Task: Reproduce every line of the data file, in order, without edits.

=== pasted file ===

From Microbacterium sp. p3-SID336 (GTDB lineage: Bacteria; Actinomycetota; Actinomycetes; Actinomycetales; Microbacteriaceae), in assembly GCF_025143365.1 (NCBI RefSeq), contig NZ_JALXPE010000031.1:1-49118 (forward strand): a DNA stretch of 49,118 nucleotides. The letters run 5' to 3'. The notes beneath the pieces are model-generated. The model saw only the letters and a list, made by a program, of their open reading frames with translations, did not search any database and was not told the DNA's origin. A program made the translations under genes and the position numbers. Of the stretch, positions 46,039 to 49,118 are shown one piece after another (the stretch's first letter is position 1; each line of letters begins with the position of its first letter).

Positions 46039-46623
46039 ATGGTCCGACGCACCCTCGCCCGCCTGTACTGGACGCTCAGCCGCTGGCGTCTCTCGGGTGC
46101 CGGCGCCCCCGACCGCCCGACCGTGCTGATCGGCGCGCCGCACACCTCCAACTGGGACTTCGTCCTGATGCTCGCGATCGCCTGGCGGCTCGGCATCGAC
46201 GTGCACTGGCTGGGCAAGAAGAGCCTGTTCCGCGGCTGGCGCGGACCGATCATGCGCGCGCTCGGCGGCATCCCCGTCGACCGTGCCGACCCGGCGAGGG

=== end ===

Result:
From Microbacterium sp. p3-SID336 (GTDB lineage: Bacteria; Actinomycetota; Actinomycetes; Actinomycetales; Microbacteriaceae), in assembly GCF_025143365.1 (NCBI RefSeq), contig NZ_JALXPE010000031.1:1-49118 (forward strand): a DNA stretch of 49,118 nucleotides. The letters run 5' to 3'. The notes beneath the pieces are model-generated. The model saw only the letters and a list, made by a program, of their open reading frames with translations, did not search any database and was not told the DNA's origin. A program made the translations under genes and the position numbers. Of the stretch, positions 46,039 to 49,118 are shown one piece after another (the stretch's first letter is position 1; each line of letters begins with the position of its first letter).

Positions 46039-46623
46039 ATGGTCCGACGCACCCTCGCCCGCCTGTACTGGACGCTCAGCCGCTGGCGTCTCTCGGGTGC
46101 CGGCGCCCCCGACCGCCCGACCGTGCTGATCGGCGCGCCGCACACCTCCAACTGGGACTTCGTCCTGATGCTCGCGATCGCCTGGCGGCTCGGCATCGAC
46201 GTGCACTGGCTGGGCAAGAAGAGCCTGTTCCGCGGCTGGCGCGGACCGATCATGCGCGCGCTCGGCGGCATCCCCGTCGACCGTGCCGACCCGGCGAGGG